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Saint John the Baptist
Carlo Crivelli
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This striking half-naked figure is Saint John the Baptist. He comes from a large polyptych (multi-panelled altarpiece) which Crivelli painted in 1476 for the high altar of the church of San Domenico, in Ascoli Piceno in the Italian Marche. Crivelli’s attention to detail is such that we can see the sinews and veins of John’s hands and feet, and the individual hairs on his head and on the inside of the skin laced around him.

John stands in wilderness of pink rocks scattered with bare trees. A clear stream flows along the front of the painting, and reeds sprout up along the water’s edge. The barren landscape and the saint’s camel-skin apron allude to the years John spent as a hermit in the desert, punishing his body with uncomfortable clothes and poor food to bring him closer to God.

Key facts
Artist Carlo Crivelli
Artist dates about 1430/5 - about 1494
Full title Saint John the Baptist
Group The Demidoff Altarpiece
Date made 1476
Medium and support Tempera on poplar
Dimensions 138.5 x 40 cm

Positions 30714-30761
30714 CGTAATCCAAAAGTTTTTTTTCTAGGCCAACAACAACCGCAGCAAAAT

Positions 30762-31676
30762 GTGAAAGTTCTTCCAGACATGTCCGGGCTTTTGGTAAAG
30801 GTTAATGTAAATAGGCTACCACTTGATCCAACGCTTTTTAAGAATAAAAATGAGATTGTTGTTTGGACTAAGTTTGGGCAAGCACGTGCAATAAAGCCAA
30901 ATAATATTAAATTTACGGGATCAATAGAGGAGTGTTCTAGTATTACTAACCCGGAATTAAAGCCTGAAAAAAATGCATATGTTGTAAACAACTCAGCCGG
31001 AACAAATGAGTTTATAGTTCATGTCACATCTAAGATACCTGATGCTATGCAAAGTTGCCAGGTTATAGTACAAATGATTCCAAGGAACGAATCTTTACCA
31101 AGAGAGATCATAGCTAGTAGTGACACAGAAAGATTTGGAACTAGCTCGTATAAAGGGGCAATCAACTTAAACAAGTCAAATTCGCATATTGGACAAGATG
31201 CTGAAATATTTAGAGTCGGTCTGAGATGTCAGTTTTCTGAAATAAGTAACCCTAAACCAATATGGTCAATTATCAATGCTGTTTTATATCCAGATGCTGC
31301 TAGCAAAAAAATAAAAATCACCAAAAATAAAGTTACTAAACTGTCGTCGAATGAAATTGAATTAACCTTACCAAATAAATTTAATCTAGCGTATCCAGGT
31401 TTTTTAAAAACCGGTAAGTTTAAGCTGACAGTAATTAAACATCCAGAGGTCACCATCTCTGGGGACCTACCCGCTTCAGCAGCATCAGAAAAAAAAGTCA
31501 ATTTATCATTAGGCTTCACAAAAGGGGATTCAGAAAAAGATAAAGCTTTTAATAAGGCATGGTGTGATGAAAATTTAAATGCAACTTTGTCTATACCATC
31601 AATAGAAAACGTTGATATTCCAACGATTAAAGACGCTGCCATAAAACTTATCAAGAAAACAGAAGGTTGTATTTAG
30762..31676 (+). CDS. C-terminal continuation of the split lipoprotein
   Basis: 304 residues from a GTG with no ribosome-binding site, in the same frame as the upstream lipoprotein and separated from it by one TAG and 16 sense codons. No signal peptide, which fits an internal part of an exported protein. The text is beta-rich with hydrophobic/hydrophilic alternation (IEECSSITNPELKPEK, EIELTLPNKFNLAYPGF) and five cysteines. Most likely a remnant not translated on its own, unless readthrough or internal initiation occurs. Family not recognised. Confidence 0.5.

Acquisition credit Bought, 1868
Inventory number NG788.2
Location in Gallery Room 57
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The Demidoff Altarpiece

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Crivelli painted two altarpieces for the small church of San Domenico, in the town of Ascoli Piceno in the Italian Marche. Their history is complex and intertwined. A large, double-tiered polyptych (a multi-panelled altarpiece) sat on the high altar, while a smaller altarpiece was in a side chapel.

In the nineteenth century parts of both altarpieces were sold to a Russian prince, Anatole Demidoff, who mounted them in a grand frame to make a three-tiered altarpiece for the chapel of his villa in Florence. The whole complex is now known as the Demidoff Altarpiece.

The National Gallery bought the Demidoff Altarpiece in 1868, and in 1961 the panels from the smaller polyptych were removed. They are now displayed separately.